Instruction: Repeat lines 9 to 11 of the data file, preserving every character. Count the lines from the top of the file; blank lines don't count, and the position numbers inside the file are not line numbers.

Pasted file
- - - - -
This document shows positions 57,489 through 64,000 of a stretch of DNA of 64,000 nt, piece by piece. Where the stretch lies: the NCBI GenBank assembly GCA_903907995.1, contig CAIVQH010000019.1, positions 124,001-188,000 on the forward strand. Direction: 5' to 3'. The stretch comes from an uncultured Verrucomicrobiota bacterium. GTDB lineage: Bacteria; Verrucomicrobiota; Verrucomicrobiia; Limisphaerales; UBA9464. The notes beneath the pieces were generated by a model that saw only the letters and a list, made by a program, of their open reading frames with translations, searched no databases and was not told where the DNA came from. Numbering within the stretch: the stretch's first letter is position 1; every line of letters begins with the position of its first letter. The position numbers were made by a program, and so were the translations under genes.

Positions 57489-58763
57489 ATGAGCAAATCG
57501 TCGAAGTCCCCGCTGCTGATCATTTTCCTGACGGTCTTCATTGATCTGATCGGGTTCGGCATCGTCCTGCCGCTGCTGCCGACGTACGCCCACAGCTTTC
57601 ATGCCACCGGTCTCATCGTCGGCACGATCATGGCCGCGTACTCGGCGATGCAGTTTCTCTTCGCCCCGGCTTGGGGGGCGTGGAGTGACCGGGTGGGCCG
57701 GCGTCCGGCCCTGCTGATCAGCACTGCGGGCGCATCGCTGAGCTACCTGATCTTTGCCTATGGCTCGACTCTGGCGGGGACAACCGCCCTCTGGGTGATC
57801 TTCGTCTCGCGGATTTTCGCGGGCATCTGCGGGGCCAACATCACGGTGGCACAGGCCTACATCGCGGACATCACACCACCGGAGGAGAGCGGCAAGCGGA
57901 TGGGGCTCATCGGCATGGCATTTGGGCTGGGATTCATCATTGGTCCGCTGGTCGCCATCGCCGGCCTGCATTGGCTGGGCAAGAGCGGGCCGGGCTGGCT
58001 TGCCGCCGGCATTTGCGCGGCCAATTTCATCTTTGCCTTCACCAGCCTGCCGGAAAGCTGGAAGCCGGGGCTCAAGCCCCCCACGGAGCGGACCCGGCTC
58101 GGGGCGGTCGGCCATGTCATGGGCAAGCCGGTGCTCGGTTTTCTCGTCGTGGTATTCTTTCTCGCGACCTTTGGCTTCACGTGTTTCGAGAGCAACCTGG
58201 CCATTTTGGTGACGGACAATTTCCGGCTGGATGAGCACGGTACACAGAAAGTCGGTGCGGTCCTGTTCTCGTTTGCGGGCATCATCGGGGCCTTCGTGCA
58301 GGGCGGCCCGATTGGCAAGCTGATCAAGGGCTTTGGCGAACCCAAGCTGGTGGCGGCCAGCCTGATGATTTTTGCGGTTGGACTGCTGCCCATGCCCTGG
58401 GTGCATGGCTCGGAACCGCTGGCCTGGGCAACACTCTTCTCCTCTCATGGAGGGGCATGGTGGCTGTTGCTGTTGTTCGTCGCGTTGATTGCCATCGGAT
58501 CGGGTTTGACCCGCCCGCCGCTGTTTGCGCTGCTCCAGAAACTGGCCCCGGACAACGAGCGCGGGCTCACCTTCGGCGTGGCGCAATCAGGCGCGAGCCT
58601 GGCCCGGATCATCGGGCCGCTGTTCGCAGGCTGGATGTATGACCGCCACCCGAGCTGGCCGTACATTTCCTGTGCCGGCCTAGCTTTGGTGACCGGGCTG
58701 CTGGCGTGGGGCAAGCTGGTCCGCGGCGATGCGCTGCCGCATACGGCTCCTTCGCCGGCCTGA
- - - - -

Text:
58001 TGCCGCCGGCATTTGCGCGGCCAATTTCATCTTTGCCTTCACCAGCCTGCCGGAAAGCTGGAAGCCGGGGCTCAAGCCCCCCACGGAGCGGACCCGGCTC
58101 GGGGCGGTCGGCCATGTCATGGGCAAGCCGGTGCTCGGTTTTCTCGTCGTGGTATTCTTTCTCGCGACCTTTGGCTTCACGTGTTTCGAGAGCAACCTGG
58201 CCATTTTGGTGACGGACAATTTCCGGCTGGATGAGCACGGTACACAGAAAGTCGGTGCGGTCCTGTTCTCGTTTGCGGGCATCATCGGGGCCTTCGTGCA